I belong to one, Savvy Coop (Twitter @Savvy_Coop), started by my now-friend Jen Horonjeff. And recently I was interviewed by PJ Mierau, founder of the @PatientCritical coop. Look at these objectives, from their About page:
PROPOSED FOR 2017-2018
• Curated Resource Hub
• Audio interviews, stories & commentary
• National/provincial policies & working groups
• Members-only forums & events
• Member-approved petitions & position statements
• Patient scholarships to attend healthcare events
Really interesting, as I say – they’re organized and owned by patients with extremely modest funding (PatientCritical is $20 for a lifetime share, Savvy is $34, and each has mechanisms for people who really want in and really can’t pay), and focused 100% on what the patient members think is important. In Jen’s case, SavvyCoop collects “gigs” – paid participation in surveys, focus groups, etc.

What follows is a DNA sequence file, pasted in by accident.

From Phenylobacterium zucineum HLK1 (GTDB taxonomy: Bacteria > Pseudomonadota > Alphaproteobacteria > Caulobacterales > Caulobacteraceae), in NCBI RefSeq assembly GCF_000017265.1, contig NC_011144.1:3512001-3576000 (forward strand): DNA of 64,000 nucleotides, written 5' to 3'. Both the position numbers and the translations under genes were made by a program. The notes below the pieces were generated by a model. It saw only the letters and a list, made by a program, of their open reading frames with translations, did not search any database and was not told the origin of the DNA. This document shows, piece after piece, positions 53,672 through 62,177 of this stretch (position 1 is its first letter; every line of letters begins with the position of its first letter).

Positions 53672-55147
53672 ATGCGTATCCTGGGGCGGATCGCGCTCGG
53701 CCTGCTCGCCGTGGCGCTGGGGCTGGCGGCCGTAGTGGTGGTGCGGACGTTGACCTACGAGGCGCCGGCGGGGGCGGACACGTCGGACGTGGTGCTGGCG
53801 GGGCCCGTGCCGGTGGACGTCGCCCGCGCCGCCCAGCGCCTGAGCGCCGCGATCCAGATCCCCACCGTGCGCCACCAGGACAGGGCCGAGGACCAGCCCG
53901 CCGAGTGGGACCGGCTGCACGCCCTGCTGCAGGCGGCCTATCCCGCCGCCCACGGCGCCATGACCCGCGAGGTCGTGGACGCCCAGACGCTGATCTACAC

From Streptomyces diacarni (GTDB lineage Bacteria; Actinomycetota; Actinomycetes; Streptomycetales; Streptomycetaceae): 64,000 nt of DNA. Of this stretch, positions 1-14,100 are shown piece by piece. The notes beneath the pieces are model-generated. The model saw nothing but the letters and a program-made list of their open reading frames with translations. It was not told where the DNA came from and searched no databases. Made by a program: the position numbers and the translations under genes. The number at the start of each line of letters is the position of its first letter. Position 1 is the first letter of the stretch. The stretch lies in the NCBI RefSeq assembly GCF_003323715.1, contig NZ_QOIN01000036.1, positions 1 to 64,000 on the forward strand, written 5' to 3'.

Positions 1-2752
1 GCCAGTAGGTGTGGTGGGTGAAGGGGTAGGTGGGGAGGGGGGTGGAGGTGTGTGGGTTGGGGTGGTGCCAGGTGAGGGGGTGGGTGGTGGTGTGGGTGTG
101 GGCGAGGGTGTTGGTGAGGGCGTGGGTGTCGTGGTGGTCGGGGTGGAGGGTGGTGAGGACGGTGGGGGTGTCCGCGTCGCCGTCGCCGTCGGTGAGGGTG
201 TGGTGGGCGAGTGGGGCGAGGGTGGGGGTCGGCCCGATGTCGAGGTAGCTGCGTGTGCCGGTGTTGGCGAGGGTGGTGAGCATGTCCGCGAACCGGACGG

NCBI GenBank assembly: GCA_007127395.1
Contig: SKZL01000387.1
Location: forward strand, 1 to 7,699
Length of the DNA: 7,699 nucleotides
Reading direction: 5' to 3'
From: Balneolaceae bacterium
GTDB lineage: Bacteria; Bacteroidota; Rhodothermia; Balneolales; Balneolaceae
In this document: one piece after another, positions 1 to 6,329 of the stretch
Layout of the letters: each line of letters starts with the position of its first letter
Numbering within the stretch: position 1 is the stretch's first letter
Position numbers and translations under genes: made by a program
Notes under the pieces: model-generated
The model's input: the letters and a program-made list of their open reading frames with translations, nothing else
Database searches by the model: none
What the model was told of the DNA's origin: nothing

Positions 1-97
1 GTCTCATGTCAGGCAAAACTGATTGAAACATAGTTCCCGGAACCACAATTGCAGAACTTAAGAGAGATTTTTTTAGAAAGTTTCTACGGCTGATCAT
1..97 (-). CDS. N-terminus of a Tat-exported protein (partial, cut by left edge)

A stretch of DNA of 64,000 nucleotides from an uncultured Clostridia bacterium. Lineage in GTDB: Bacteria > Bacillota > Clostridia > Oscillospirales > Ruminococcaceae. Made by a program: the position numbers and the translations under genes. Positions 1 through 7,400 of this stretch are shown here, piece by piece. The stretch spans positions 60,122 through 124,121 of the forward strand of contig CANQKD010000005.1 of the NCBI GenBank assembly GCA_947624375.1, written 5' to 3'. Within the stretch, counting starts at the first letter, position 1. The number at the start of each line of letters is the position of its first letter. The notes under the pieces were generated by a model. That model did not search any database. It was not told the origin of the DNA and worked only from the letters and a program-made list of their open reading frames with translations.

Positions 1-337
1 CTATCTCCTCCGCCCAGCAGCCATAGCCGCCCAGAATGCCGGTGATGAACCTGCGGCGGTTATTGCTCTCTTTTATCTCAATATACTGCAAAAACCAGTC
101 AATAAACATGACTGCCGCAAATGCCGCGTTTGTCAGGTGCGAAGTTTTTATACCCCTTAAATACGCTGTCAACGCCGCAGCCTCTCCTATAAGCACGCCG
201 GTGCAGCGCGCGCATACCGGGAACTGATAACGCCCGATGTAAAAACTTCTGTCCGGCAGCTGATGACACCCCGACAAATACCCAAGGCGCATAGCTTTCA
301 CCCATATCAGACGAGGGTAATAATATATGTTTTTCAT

Coops are distinctly different from traditional patient associations, whose purpose can too easily (and understandably) become “keep our own salaries funded, or we’ll be unable to do anything else.” Note, I didn’t say disease associations are corrupt – just that there’s an inherent tension in their setup, which does indeed sometimes lead to conflicts. In any case, in a co-op the priorities are set by the member-owners, not by executives.
And to put the icing on the cake, some coops (including Savvy, not PatientCritical) are declared to be money-making organizations, so as with a co-op grocery story, any profits that accumulate will go back to the members (aka the owners). (#GoCoops, says Jen! The movement is not just in healthcare.)
Meanwhile, Patient Critical accepts no outside sponsors. To ensure their focus on patient-centered advocacy, members’ lifetime membership fees alone fund co-op advocacy, creation of health literacy resources, podcasts and other outreach efforts.
In short, by law, patient-owned co-ops are beholden to nobody but their owner-members, which plays out in different ways, but in every case that’s really significant. It’s a real change.
As I say, keep an eye on co-ops – and keep an eye on how you do “responsive design”